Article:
While the market’s been frozen with fear, credit conditions have quietly turned.
I was putting some pressure on a real estate agent a few weeks ago. There was a property I was interested in, but only if I could get it at a discount.
So I told some stories. APRA restrictions, falling credit growth, reductions in maximum lends blah blah blah. The market just wouldn’t support the price the vendor was asking.
And the agent says, well, you know, it’s Christmas time. The data is always a bit funny around Christmas.
He’s telling a story too, but you know, he’s kinda right. There’s so much other stuff going on around Christmas and the New Year’s break, that it probably is the trickiest time of year to get a good feel for where the market is at and where it’s going.
Australia is funny like that. We’re pretty much the only country in the world that says, “Nah mate, I’m taking January off. See you in February.”
Then of course Australia day is a bit of a bender. (Have a listen to this guy’s police interview, and tell me it’s not the Aussiest bender you’ve ever heard of.)
But then after that, the kids go back to school, and everyone takes their brains out of their eskys and gets back to business. It’s weird.
So true enough, it’s hard to know what the market is doing in January.
And the silly season gave us no shortage of silliness. The Fed hiked rates, global share markets wobbled and wobbled, there were some more terrorist attacks, and Indonesia looks like a worry. Oil prices fell to record lows and our big miners look like their floundering.
Now my brain’s back out of my esky, it’s kinda hard to know what to make of it all. None of it was good news, but none of it was surprising either.
But if I was a betting man, I don’t know I’d be backing shares right now.
Across the market, the bears have the run of things, and it’s hard to find anyone who’s pumped about what 2016 has to offer. Many are in outright panic.
Take a look at this chart here. This is the cash holdings from the Global Fund Managers survey.
Fund managers will move to cash (by selling shares) when the risks associated with being ‘in’ the market, outweigh the benefits.
And right now, it seems that fund managers are worried about being burnt, and have the highest cash balances since the GFC.
But when you look around it’s hard to put your finger on exactly what changed. The US Fed took advantage of the Christmas distractions to slip in a rate hike. The move itself was minimal, but it was the change in intention that suddenly cast everything in a new light.
There was also a lot of worry around Chinese output figures, but then most people I know don’t think the government’s statistics are worth the paper they’re printed on, so I’m not sure what the fuss is there.
The fall in oil prices is actually big news, but even then, that’s a story that’s been a year in the making…
Maybe it’s just fear. Maybe it’s just enough people thinking, “yep, we’re due.”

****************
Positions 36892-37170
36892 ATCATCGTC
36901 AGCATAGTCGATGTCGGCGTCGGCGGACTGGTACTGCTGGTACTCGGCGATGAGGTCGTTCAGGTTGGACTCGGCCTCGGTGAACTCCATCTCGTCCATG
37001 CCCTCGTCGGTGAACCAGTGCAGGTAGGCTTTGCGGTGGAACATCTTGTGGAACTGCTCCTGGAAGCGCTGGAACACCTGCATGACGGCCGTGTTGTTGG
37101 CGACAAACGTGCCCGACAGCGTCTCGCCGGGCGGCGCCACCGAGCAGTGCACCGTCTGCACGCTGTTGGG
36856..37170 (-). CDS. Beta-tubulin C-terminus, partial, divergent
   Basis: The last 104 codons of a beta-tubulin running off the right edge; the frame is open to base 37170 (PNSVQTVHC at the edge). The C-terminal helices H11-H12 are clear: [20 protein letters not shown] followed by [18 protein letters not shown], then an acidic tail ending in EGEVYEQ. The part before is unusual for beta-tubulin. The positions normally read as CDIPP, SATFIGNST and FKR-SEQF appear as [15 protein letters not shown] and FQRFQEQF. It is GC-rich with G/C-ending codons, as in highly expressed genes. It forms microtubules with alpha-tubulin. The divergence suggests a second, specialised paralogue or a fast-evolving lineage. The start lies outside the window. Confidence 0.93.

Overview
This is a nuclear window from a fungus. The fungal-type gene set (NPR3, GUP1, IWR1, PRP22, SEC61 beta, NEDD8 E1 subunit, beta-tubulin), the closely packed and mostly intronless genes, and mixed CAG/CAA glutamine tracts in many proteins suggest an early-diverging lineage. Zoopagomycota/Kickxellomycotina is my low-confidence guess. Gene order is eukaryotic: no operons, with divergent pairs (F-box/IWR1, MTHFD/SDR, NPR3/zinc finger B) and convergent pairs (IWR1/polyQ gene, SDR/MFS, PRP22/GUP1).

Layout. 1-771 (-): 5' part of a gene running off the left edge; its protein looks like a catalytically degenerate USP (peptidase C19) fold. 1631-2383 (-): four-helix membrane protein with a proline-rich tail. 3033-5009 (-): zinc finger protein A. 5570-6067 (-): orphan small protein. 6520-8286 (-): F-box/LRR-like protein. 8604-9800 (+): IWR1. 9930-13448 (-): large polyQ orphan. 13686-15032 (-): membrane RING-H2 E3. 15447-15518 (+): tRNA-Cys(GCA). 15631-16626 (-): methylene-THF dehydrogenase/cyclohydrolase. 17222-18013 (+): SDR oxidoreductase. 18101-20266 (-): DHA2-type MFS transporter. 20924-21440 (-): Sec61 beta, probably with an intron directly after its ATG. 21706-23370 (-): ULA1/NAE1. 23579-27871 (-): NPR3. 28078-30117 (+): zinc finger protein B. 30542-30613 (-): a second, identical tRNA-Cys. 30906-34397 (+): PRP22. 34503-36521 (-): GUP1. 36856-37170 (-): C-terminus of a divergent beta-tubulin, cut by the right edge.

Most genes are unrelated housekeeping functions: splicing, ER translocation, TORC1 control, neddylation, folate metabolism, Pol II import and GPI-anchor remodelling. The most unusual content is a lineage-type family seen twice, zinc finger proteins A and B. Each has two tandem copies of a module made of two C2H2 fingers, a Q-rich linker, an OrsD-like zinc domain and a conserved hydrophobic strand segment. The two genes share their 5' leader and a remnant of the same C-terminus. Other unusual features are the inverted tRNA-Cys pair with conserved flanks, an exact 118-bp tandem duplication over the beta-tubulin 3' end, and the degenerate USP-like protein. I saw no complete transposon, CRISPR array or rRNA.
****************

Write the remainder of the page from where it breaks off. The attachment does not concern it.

And then what do we make of the Aussie property market?
It’s still hard to tell there too. The APRA led tightening of credit conditions carried over into the new year, and that has been making itself felt.
One of the key reads for me at the moment is the RP Data Mortgage Leading Index. According to RP Data it has an 81% correlation with ABS finance data, so it’s a pretty good guide.
And what has it done? It’s dropped off a cliff.
To be fair, December is always soft, but there was a huge drop, taking it to some of the lowest levels in years.
That would suggest that the pool of buyers in the market is thinning out, which would take its toll on price growth eventually… if it were permanent.
Thing is though, that we’re now hearing stories of the banks letting up the screws. The APRA tightening was enough to put a pause on things, and most importantly, put the banks back in a sounder financial position. But maybe their job is done and we can wave goodbye.
The AFR was running the story late last week:
“Lenders are easing rates and conditions for borrowers in the lucrative investment property market following six months of tougher terms in response to regulatory concerns about excessive risk.
Fourteen lenders have increased loan-to-value ratios, others have slashed investor rates by up to 30 basis points, and new products are being launched priced for additional risk involved with investors.”
Now given that the credit tightening has been one of the biggest themes in property over the past six months, you’d expect easier conditions to be big news.
So this could actually be a golden time to buy – in the sense that there is a truck-load of fear in the market right now, but the credit cycle appears to be turning.
If the banks and especially the non-bank lenders take us back to the pre-APRA days, we could see the sudden spring-back of six months of pent up demand.
Know I don’t know for sure. It’s still a bit early to tell, but these are definitely interesting times to be sure.
How’s the market feel to you? Are there opportunities to drive some bargains, or are credit conditions still putting the squeeze on?